NAS Comments on EPA's Proposed Supplemental Notice of Proposed Rulemaking

Peter Wood

The National Association of Scholars has just submitted a public comment to Secretary Andrew R. Wheeler regarding the Environmental Protection Agency's proposed Supplemental Notice of Proposed Rulemaking, which includes clarifications, modifications and additions to the Environmental Protection Agency's proposed rule Strengthening Transparency in Regulatory Science. The Supplemental Notice makes significant changes, both to extend the scope of Strengthening Transparency and to limit the rigor of its requirements.

The NAS has urged, as we wrote in The Irreproducibility Crisis: Causes, Consequences, and the Road to Reform, that the Federal government require that only properly reproducible science be used as a basis for regulatory action. While we wish EPA would preserve the full rigor of its original transparency requirements, we also wish to make constructive recommendations, given EPA’s changed approach. Our comment below includes practical suggestions on how EPA can provide maximum transparency within its new regulatory approach.

Download the Comment PDF

March 23, 2020

The Honorable Andrew Wheeler
Environmental Protection Agency
1200 Pennsylvania Avenue, NW
Washington, DC 20460

[Re: proposed rulemaking – Strengthening Transparency in Regulatory Science - Supplemental notice of proposed rulemaking - Docket ID No. EPA-HQ-OA-2018-0259; FRL-10004-72-ORD]

Dear Administrator Wheeler,

I have already written to express my support the Environmental Protection Agency’s (EPA) proposed rulemaking “Strengthening Transparency in Regulatory Science.”2 Both the current state of science about dose-response and larger concerns about reproducibility in scientific research support this measure. I write now to comment further on the “Supplemental notice of proposed rulemaking” EPA has published to modify “Strengthening Transparency in Regulatory Science.”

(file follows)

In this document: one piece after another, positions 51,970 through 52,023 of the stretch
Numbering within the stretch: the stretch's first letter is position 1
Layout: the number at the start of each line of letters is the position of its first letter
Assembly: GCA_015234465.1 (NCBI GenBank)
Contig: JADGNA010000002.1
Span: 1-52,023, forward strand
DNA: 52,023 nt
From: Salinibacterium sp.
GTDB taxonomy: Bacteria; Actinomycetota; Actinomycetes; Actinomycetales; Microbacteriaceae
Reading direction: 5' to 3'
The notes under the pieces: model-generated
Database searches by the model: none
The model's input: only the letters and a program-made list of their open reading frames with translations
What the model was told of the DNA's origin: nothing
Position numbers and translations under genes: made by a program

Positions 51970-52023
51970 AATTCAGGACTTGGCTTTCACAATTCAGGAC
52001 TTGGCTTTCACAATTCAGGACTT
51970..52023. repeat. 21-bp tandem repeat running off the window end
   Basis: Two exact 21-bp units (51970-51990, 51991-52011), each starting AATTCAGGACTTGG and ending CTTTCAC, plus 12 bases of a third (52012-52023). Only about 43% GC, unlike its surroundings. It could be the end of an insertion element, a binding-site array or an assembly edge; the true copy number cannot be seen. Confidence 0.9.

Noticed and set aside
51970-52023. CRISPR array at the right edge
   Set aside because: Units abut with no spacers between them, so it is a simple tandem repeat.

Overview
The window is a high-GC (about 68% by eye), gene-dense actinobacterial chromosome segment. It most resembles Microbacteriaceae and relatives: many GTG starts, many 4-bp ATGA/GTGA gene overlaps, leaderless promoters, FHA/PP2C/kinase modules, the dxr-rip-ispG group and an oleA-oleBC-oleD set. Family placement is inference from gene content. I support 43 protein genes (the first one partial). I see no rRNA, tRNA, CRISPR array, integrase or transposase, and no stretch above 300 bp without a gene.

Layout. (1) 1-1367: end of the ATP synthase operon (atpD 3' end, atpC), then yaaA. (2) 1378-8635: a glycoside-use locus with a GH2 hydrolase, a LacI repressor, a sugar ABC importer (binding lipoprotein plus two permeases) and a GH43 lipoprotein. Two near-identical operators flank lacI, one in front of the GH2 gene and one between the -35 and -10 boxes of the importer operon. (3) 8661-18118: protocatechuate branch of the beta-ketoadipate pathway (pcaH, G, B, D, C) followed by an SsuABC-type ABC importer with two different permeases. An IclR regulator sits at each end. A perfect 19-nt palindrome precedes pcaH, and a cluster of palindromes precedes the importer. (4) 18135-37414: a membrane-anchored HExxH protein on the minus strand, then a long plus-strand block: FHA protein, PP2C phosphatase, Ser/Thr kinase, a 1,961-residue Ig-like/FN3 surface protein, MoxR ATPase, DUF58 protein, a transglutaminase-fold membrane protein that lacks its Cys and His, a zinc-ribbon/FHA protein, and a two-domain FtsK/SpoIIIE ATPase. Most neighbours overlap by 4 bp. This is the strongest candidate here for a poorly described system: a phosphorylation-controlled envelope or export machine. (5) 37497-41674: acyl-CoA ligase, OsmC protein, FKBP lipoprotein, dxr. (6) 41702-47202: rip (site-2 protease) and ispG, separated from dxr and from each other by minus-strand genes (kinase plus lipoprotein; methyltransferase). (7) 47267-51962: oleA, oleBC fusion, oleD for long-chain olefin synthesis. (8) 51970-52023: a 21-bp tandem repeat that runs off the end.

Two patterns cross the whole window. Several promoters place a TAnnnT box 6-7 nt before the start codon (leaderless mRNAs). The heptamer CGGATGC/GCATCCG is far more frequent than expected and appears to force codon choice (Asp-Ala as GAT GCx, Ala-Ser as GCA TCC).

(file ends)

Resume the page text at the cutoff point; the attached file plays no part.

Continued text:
I write as President of the National Association of Scholars (NAS). NAS is a network of scholars and citizens united by our commitment to academic freedom, disinterested scholarship, and excellence in higher education. As part of our mission, we support the highest standards of truth-seeking in the sciences, and seek to have government policy support and rely upon science that eschews political advocacy and subjects its own procedures to the strictest scrutiny.

In response to the EPA’s solicitation for comment on the “Supplemental notice of proposed rulemaking” EPA has proposed as a modification to “Strengthening Transparency in Regulatory Science,” we respectfully provide the following comments and suggestions.

  1. EPA will modify the regulatory text initially proposed in the 2018 proposed rulemaking at 40 CFR 30.3, 30.5, 30.6 and 30.9 so that these provisions would apply to all data and models. Transparency should not be limited to dose-response data and dose-response models, because other types of data and models will also drive the requirements and/or quantitative analysis of EPA final significant regulatory decisions and influential scientific information.

NAS endorses this widening of the rulemaking’s scope. Dose-response science deserves particular scrutiny,2 but all aspects of EPA policymaking should use transparent science.

This widened scope, however, will require detailed follow-up rulemaking, to apply the rule appropriately to every subcategory of data and models used by EPA. NAS suggests that this rulemaking include provision for committees deputed to provide detailed guidance for how it should be implemented in every relevant subcategory.